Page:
United States v. Saada, 212 F.3d 210, 221 n. 12 (3d Cir.
2000). Genuine issues of material fact cannot be raised by
speculation and conclusory allegations. Trap Rock Indus., 982
F.2d at 890.
Further, Defendants' claim that Dunkin' inspections were
retaliation for Defendants' refusal to support a
franchisee-owned cooperative off-premises bakery was previously
addressed by this Court when it dismissed Defendants'
Counterclaim with prejudice in March, 2001.*fn11 In addition,
Dunkin's motives in conducting its inspections have no bearing
on whether Defendants' breached their Franchise Agreement with
Plaintiff by failing to properly maintain the three shops. Other
federal courts have addressed and rejected this argument. See,
e.g., McDonald's Corp. v. Robertson, 147 F.3d 1301, 1309 (11th
Cir. 1998) (rejecting the franchisee's argument that McDonald's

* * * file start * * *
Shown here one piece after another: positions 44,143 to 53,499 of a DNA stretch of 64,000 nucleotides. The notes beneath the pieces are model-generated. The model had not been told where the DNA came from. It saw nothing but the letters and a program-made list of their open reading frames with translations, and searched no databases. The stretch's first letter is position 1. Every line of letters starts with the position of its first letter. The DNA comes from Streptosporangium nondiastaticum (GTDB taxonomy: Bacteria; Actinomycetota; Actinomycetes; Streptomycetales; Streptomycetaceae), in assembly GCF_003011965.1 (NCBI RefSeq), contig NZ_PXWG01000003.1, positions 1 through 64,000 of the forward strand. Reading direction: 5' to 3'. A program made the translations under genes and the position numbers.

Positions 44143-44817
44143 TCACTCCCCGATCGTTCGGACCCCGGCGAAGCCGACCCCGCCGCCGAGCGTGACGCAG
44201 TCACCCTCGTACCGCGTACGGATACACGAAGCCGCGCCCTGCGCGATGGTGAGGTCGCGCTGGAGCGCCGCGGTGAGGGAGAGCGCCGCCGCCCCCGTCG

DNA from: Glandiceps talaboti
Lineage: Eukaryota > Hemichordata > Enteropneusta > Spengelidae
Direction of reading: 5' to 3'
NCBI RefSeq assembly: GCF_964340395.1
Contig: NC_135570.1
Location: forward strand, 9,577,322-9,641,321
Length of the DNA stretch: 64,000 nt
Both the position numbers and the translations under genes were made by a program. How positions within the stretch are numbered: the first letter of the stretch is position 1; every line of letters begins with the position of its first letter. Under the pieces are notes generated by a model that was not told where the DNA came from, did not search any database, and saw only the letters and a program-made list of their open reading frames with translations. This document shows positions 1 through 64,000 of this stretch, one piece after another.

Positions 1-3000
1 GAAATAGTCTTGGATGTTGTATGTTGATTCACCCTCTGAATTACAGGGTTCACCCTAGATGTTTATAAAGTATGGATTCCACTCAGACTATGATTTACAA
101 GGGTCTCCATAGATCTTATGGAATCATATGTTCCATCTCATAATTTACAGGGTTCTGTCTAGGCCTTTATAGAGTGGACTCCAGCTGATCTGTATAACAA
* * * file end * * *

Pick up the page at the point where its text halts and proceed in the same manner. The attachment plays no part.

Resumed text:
termination of the franchise agreement for health and safety
violations was merely an excuse for McDonald's real motive to
relocate the store and declaring that "[e]ven assuming,
arguendo, that this allegation is correct . . ., we find that
the Robertsons' failure to comply with McDonald's QSC and food
safety standards constituted a material breach of the franchise
agreement sufficient to justify termination, and thus, it does
not matter whether McDonald's also possessed an ulterior, or
improper motive for terminating the . . . franchise agreement");
Major Oldsmobile, Inc. v. Gen. Motors Corp., No. 93 Civ. 2189,
1995 WL 326475, 1995 U.S. Dist. LEXIS 7418, at
*26-27 (S.D.N.Y. May 31, 1995) (defendant's alleged ulterior
motive in terminating contract was "legally irrelevant" where it